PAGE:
Newspaper article The Canadian Press

Injured Welder Wins Decade-Long Legal Fight with Big Insurance Companies

Newspaper article The Canadian Press

Injured Welder Wins Decade-Long Legal Fight with Big Insurance Companies

Article excerpt

Injured welder wins fight with big insurance

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SASKATOON - A judge says the treatment of an injured welder was "nothing short of torturous" in a case that pitted the man against big insurance companies.

Luciano Branco sued Zurich and AIG in 2001 and has been fighting for compensation ever since. A Court of Queen's Bench judge in Saskatoon recently awarded him nearly $5 million in damages.

Justice Murray Acton called the actions of the insurers "cruel and malicious" and said they establish "a pattern of abuse of an individual suffering from financial and emotional vulnerability."

Branco's lawyer, Alex Kotkas, says he's not sure if the companies will appeal.

"Part of me wants to hope that they don't appeal, of course, because we would like Mr. Branco to receive the money that is due to him, but thus far the behaviour of the insurance companies in this case tells me that's a very faint hope and that almost certainly they will appeal," Kotkas said Tuesday in a phone interview from Calgary.

The claim started in the remote mountains of Kyrgyzstan on Christmas Day 1999. Branco, a Canadian citizen who emigrated from Portugal, was working at a mine operated by Kumtor Operating Co., a subsidiary of Saskatoon-based Cameco Corp. (TSX:CCO), when he dropped a steel plate on his foot.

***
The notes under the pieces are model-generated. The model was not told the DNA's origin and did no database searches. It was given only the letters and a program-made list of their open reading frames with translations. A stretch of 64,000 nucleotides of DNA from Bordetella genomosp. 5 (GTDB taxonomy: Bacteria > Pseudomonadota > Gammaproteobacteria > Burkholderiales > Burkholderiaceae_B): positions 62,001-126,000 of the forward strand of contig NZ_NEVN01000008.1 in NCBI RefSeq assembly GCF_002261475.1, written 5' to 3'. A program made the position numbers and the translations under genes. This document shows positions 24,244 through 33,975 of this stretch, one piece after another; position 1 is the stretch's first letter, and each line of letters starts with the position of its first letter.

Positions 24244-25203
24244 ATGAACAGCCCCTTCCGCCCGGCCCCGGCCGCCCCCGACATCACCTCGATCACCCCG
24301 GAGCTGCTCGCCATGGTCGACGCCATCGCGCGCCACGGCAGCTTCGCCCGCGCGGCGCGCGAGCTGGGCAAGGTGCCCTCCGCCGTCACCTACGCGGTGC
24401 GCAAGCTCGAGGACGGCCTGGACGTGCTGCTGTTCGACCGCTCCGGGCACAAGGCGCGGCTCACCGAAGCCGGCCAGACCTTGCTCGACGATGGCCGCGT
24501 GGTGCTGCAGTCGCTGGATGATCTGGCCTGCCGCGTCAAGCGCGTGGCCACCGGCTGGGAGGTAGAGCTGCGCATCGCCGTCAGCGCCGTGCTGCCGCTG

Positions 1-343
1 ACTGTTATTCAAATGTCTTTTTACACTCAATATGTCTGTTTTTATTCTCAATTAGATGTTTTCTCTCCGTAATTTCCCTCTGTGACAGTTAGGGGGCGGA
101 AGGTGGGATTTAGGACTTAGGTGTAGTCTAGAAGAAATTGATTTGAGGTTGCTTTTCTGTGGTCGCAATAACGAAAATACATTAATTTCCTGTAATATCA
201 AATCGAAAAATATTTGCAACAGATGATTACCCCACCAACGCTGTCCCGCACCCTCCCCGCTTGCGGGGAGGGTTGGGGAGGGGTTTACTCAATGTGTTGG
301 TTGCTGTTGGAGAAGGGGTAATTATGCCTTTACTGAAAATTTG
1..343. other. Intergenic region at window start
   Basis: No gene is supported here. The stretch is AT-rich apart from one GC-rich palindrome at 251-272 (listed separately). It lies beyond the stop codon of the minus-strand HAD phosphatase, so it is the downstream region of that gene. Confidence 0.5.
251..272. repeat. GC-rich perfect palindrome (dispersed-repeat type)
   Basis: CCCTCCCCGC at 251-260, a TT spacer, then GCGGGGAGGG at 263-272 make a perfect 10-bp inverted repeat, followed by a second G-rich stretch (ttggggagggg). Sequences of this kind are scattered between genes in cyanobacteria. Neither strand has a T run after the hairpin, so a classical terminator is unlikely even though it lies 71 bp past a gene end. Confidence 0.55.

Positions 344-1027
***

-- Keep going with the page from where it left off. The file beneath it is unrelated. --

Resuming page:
He packed his foot with snow to relieve the pain and take down the swelling, but kept working.

Branco reinjured his foot when he stepped on a piece of steel the following March. He couldn't go back to work.

Court documents show Branco went to doctors in Portugal, where he was living at the time, and in Canada, as demanded by the insurance companies. He took medication, did physiotherapy and had surgery, but nothing helped. Branco remains with chronic pain and "significantly reduced function" of his right leg, say the documents.

The judge's ruling notes that Branco lost his ability to support his family, his marriage broke down, and his daughter had to buy him clothes. …

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